Is Enough Training Provided? To begin with, check with the state regulator where you will be practicing to learn if there are any minimum requirements for the length of training, both classroom and practical. At a minimum, any phlebotomist program that you are considering should furnish no less than 40 hours of classroom training (the majority require 120) and 120 hours of practical training. Anything less than these minimums may indicate that the program is not comprehensive enough to offer adequate training.
Are Internship Programs Sponsored? Ask the schools you are reviewing if they have an internship program in collaboration with area health care facilities. They are the optimal way to receive hands-on clinical training typically not provided on campus. As an added benefit, internships can help students develop contacts within the local Tutwiler MS medical community. And they look good on resumes also.
Is Job Placement Assistance Offered? Finding your first phlebotomist job will be much easier with the help of a job placement program. Find out if the schools you are looking at offer assistance and what their job placement percentage is. If a college has a high rate, signifying they place most of their students in jobs, it’s an indication that the college has both an excellent reputation together with a substantial network of professional contacts within the Tutwiler MS health care community.
Are Class Times Compatible With Your Schedule? Finally, it’s important to confirm that the ultimate college you select provides classes at times that will accommodate your active schedule. This is particularly important if you decide to continue working while attending school. If you can only attend classes in the evenings or on weekends near Tutwiler MS, check that they are offered at those times. Additionally, if you can only attend on a part-time basis, confirm it is an option also. Even if you have decided to study online, with the clinical training requirement, make sure those hours can also be completed within your schedule. And find out what the make-up procedure is in case you need to miss any classes as a result of illness or emergencies.
Phlebotomist Education Tutwiler Mississippi
Making certain that you choose the most suitable phlebotomy training is a critical first step toward your success in this fulfilling medical care field. As we have covered in this article, there are a number of factors that contribute toward the selection of a superior program. Phlebotomy certificate or degree programs can be offered in a number of academic institutes, including community or junior colleges, trade schools, and colleges and universities that provide an extensive array of programs in medical care and health sciences. Program offerings may vary a bit across the country as each state has its own criteria when it comes to phlebotomy training, certification and licensing. The most important point is that you must carefully evaluate and compare each college prior to making your final decision. You originally came to this website due to an interest in Phlebotomist Education and to get more information regarding Phlebotomy Certificate Programs. However, by asking the questions that we have provided, you will be able to fine tune your choices so that you can pick the right phlebotomist program for you. And with the proper education, you can realize your goal of becoming a phlebotomist in Tutwiler MS.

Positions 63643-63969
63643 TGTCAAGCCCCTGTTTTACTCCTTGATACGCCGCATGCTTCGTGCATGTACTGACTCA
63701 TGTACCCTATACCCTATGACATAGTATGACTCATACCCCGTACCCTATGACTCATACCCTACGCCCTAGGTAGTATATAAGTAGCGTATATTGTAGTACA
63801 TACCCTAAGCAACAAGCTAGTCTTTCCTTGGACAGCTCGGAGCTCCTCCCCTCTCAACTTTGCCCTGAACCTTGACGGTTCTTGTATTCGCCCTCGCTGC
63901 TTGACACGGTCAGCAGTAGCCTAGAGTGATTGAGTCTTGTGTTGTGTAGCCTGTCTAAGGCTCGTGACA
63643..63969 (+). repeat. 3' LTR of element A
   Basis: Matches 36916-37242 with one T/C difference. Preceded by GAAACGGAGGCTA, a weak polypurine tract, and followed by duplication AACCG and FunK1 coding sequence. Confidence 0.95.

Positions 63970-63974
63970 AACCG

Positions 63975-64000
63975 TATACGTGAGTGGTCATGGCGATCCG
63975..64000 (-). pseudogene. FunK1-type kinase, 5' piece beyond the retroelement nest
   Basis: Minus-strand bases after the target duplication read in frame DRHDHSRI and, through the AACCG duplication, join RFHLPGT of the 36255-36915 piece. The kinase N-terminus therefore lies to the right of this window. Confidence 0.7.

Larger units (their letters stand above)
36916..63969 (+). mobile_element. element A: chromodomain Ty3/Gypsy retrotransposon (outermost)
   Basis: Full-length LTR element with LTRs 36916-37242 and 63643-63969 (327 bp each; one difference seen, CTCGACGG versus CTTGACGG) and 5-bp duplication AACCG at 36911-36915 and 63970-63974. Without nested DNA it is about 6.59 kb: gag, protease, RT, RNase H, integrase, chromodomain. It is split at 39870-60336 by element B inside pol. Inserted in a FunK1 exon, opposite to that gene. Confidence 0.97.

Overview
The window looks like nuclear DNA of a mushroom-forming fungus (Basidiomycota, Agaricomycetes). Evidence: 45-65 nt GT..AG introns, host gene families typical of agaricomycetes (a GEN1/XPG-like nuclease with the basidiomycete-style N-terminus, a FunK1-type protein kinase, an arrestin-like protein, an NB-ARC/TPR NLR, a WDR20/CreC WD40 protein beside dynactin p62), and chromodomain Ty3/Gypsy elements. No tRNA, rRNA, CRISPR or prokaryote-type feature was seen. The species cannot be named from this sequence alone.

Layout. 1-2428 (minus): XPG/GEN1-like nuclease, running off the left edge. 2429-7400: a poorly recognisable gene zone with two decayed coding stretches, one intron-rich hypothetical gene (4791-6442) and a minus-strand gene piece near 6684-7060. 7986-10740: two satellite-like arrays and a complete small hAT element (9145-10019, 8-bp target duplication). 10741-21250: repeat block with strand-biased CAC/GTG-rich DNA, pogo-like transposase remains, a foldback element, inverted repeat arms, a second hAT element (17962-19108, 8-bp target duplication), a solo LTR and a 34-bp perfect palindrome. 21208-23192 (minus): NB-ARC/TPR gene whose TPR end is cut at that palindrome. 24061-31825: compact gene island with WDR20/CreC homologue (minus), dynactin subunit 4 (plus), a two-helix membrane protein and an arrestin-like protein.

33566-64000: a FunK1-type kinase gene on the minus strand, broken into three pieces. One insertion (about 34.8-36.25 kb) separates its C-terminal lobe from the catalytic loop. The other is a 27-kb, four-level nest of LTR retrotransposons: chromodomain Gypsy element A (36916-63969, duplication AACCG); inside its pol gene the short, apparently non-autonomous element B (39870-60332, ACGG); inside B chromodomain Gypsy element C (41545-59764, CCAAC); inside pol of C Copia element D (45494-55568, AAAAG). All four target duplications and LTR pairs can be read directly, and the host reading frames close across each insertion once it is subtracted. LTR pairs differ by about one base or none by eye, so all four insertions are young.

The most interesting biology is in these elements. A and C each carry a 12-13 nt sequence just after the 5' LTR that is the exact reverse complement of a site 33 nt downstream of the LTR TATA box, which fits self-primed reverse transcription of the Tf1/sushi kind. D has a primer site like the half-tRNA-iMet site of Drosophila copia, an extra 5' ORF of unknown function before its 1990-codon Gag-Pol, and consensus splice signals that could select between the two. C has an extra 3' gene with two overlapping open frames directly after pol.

More Bloody Wonderful Locations in Mississippi
In 1899, Tom Tutwiler, a civil engineer for a local railroad, made his headquarters seven miles northwest of Sumner. The town of Tutwiler was founded and named for him. When the railroad was built, the first depot erected was a two-story building. The railroad gave the town use of the top floor as a public school. Captain H.B. Fitch built and operated the first store in town. His wife took charge of the school, which began with five pupils.
In 1905, the town was incorporated, and W.E. Fite elected Mayor. J.O. Clay was the station depot agent. In 1900, the Illinois Central Railroad, running from Yazoo City to Lambert, crossed at Tutwiler, where the company built a railroad yard.
In 1928, a high school was built at a cost of $40,000. The town grew rapidly until 1929 when the railroad yard was moved to Clarksdale. At that time businesses and finally the population began to decline. The population in 1929 before the railroad yard was moved was 1,010 people.